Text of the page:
That being said, I do a fair bit a gripping to God about how he's not coming through for me on any number of issues. I don't know why God doesn't recognize that my time table is the best one. Something about God being omniscient, I guess. It's interesting, though, if I'm only going to God to complain, or demand something, or as a last resort, am I just treating God like a vending machine or a genie?

Step 11 guides its participants to improve their conscious contact with God, focusing more on God's will than our own. This is a totally different practice than asking God for what we want. I will say that is an important type of prayer, but prayer has more potential than trying to get God to give us what we want. Richard Rohr writes,

For many, if not most, Christian believers, however, [prayer] became a pious practice or exercise that you carried out with the same old mind and from your usual self-centered position...Prayer was something you did when you otherwise felt helpless, but it was not actually a positive widening of your lens for a better picture, which is the whole point. (Breathing Under Water, pg 95)

I spend a lot of time on my own. This is great for introverted me. But it also means I spend a disproportionate amount of time in my head. And what comes along with too much time in my head? Tunnel vision. I get so focused on what I think God owes me I forget to look for what God has already given me. Not only that, I am limited in how I believe God will answer my prayers. I can't imagine any scenario other than the one I have come up with, and so when it doesn't happen, I am disappointed.

There are, of course, times in our lives when we will be more needy and petulant than others. God isn't surprised by this. In fact, Steps 4-10 focus on becoming more honest with ourselves, our needs, and the harm we have caused. But think back to steps 1-3. We admit we are powerless, come to believe that God could restore us, and make a decision to turn our lives over to God. Asking for help is the catalyst for all of the other steps. But traveling through those steps, we arrive at a place of greater maturity when we are ready for more, and God is ready to show us more. One of the nice things about the steps is that they allow for relapses and derpy moments. In recovery, you're never really done with them, whether you go through them repeatedly or it takes you years to master a single step.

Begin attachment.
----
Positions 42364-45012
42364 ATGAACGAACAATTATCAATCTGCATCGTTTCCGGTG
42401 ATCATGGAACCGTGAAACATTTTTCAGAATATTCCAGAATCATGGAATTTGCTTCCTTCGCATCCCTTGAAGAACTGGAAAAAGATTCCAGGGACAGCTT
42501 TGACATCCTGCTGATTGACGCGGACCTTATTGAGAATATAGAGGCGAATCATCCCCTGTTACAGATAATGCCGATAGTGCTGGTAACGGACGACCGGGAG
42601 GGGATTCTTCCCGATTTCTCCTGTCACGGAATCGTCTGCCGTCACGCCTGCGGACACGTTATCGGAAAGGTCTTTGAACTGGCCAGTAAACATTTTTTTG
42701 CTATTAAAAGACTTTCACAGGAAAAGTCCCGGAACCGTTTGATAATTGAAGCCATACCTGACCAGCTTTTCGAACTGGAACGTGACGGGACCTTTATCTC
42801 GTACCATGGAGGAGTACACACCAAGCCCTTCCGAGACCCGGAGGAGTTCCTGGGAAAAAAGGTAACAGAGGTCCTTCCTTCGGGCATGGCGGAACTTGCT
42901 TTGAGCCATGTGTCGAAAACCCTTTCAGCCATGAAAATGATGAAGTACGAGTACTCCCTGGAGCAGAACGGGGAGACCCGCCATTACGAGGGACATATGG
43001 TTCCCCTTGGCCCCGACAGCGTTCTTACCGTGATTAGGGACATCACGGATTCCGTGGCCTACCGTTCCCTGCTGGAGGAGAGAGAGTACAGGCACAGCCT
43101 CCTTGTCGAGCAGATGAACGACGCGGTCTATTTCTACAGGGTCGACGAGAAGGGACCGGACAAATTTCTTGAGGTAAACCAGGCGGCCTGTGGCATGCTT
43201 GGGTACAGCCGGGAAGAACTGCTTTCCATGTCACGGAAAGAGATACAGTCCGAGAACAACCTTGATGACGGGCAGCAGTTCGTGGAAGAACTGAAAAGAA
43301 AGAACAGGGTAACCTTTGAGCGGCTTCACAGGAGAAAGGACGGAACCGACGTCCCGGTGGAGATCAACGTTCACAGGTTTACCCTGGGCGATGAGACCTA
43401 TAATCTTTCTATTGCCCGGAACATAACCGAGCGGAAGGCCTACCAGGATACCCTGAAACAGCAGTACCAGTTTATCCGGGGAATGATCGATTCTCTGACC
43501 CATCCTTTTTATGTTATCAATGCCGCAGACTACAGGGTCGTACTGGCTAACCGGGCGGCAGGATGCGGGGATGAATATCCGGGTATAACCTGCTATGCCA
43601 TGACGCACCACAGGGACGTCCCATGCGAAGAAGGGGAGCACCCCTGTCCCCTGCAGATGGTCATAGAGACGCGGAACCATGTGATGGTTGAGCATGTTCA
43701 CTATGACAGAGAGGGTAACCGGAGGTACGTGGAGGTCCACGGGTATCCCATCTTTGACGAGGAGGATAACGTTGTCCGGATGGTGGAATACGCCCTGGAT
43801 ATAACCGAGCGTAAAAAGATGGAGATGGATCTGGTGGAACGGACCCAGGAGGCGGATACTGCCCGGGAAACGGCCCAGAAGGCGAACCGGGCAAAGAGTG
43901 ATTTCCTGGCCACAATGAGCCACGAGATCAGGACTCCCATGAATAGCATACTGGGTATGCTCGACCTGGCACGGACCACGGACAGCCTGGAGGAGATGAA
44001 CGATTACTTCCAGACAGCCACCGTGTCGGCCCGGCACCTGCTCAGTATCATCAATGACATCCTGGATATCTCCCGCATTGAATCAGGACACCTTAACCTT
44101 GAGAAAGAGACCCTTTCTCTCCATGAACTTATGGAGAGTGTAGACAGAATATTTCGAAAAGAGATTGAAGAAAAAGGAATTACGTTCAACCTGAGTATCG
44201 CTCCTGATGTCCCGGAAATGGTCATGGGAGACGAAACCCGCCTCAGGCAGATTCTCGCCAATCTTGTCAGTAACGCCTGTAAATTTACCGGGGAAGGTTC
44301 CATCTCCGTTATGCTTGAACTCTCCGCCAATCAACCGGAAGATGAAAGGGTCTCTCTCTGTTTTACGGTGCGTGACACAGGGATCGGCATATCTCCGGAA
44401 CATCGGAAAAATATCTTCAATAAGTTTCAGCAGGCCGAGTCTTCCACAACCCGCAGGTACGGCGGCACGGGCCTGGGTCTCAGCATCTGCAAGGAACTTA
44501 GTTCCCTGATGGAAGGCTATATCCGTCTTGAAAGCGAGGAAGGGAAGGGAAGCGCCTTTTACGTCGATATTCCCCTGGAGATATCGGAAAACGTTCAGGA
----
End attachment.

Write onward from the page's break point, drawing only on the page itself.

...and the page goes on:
There are countless stories in my life where God has come through for me in ways I could have never imagined. Having a friend in Grand Rapids when I was stranded by a freak ice storm who was able to host me in spite of a hectic work schedule then invited me to Tampa, for example. And yet, it is absurdly easy for me to forget. It's easy for me to start to think I am above God's help. But in the moments when I have the audacity to believe that God is exactly what God claims to be, that God might even love me and want the best for me, my picture of what is possible broadens. And I remember.

If you or someone you love is struggling with addiction, check out the resources on the Alcoholics Anonymous website, or call this National Helpline for Substance Abuse and Mental Health. 1-800-662-HELP (4357)

What do you think?

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July 31, 2019No Comments

Not This Again

Step 10: Continued to take personal inventory and when we were wrong promptly admitted it.

Between my first and second years of grad school, I participated in a summer program called Greensboro Light Opera and Song. The stories from those six weeks are legion and could fill an entire book. In this intensive program, my anxiety reared its head whenever I walked into a rehearsal or class. One day I worked with this coach, whomst we shall call Dr. Henry. In the classical singing world, coaches help with language, stylistic choices specific to certain composers and time periods, and performance decisions, whereas voice teachers focus on vocal technique.